At the Nobile event, Williams passed Labbous when he got to the quarterfinals, where he also got a semifinal bye run. He has got a sizable lead but isn’t out of the woods yet. Labbous cannot win the title and neither can four-time champ Gary Stinnett, since both are done collecting points. Fourth-ranked Luke Bogacki is still mathematically in the running, but just barely. Bogacki can claim points at one more national event and one more divisional event. He must win both of them to have a shot. Given his history, that is not out of the question. Defending champ Nick Folk and Marco Perivolaris are both still in the running for the 2017 title, but any scenario for them to overtake Williams would likely have to involve multiple wins.
“I’ve got some really tough guys behind me, including two guys who won championships in the last five years,” Williams said. “Either one of them could do it. The crazy thing about Luke is that we were talking on Saturday and we could have raced each other at six cars if we both made it there and that would have been for the lead and maybe the championship. I’m kind of glad he wasn’t there, especially the way I drove. I did just enough to win. It was cool to race Chase Huffman in the final, though. We grew up five miles from each other and we’re a month apart in age. I don’t think we’ve raced in a final since our Jr. Dragster days. That was fun.”
Three months ago, Labbous Jr. appeared to be a near-lock to win either the Super Comp or Super Gas national championship or possibly both. Now, he might not win either. Labbous has enjoyed an incredible season in NHRA Super class competition with nine wins in 12 final rounds. He has also scored 648 points in Super Gas and 658 in Super Comp, but he has fulfilled his quota of events for the season. Williams officially ended his dreams of a Super Comp title last week, and it’s entirely possible that Division 6 racer Chris Cannon will do likewise in Super Gas. Cannon became a legit Super Gas contender after winning four NHRA Lucas Oil Drag Racing Series events in his home division. He then went on to a runner-up finish at the Sonoma national event. Cannon has only attended two national events this season, so he’s eligible to improve his score at any of the final three races in Dallas, Las Vegas, or Pomona.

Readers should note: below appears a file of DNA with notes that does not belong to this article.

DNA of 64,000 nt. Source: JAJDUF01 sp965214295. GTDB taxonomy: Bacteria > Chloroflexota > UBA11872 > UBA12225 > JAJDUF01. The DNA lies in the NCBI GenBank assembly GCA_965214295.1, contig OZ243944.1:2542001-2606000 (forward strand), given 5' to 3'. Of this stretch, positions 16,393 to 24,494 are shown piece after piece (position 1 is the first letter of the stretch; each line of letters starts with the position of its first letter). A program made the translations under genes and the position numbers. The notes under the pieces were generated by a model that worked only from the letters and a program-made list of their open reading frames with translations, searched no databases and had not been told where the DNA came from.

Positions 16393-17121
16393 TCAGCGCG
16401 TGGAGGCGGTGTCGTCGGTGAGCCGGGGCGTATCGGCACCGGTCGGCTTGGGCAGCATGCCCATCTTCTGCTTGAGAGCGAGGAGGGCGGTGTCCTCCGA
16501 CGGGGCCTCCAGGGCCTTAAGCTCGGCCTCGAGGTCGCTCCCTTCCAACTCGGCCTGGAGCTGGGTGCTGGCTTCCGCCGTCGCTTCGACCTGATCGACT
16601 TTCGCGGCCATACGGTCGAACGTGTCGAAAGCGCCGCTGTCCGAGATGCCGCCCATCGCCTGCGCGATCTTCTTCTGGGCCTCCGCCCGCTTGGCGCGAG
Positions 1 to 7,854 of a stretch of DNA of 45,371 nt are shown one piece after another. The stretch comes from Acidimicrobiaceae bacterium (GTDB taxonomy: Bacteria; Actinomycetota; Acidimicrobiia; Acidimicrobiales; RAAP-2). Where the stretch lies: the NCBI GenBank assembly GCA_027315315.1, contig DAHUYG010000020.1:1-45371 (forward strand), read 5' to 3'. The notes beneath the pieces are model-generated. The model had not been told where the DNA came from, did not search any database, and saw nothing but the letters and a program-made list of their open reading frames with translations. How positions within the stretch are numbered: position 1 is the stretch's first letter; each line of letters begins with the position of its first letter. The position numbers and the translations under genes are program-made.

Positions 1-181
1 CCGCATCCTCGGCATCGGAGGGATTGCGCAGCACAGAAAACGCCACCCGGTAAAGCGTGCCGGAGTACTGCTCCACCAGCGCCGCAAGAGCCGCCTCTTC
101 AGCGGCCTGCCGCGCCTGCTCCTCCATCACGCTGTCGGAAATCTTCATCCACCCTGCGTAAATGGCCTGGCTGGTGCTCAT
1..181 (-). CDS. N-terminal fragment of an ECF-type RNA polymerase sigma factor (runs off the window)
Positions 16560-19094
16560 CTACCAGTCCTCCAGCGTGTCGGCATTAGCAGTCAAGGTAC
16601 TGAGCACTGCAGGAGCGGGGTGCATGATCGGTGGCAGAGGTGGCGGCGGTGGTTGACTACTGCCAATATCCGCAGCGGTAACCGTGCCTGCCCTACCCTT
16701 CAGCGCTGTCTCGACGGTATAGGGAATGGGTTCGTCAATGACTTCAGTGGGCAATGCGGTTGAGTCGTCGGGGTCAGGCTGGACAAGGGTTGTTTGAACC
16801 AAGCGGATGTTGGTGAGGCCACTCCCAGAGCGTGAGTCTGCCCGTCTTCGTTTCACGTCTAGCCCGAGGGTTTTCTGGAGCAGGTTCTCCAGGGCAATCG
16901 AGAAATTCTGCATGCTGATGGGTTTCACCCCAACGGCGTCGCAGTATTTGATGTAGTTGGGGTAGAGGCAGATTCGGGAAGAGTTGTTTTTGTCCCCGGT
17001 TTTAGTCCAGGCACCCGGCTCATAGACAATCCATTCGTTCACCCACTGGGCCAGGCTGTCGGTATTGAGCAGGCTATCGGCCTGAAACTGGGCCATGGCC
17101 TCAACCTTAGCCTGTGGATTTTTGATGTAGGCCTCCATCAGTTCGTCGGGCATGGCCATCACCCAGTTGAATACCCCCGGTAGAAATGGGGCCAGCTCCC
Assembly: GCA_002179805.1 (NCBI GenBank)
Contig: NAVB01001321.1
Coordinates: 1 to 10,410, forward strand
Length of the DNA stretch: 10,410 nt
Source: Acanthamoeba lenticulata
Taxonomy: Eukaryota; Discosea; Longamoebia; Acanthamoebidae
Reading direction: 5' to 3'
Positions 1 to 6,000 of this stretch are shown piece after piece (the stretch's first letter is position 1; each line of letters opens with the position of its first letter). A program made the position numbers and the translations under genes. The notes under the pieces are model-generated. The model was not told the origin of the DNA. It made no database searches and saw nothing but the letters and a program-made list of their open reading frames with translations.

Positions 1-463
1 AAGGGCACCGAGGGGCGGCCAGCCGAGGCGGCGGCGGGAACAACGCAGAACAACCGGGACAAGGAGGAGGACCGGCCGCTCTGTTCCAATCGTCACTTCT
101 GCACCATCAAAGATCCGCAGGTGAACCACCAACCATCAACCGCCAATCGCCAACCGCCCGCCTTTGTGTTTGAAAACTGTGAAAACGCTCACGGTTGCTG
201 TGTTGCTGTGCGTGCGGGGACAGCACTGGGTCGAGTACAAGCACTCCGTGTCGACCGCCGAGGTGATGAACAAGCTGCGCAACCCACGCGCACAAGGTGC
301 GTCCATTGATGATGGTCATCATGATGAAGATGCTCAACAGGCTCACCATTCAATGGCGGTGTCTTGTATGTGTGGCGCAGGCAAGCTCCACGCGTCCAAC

Cannon currently has 595 points while Labbous has 648. However, Cannon will add 30 points to his total even if he loses in the first round at this week’s AAA Texas NHRA FallNationals in Dallas. If Cannon can win three rounds, he’ll pass Labbous and will very likely win the title.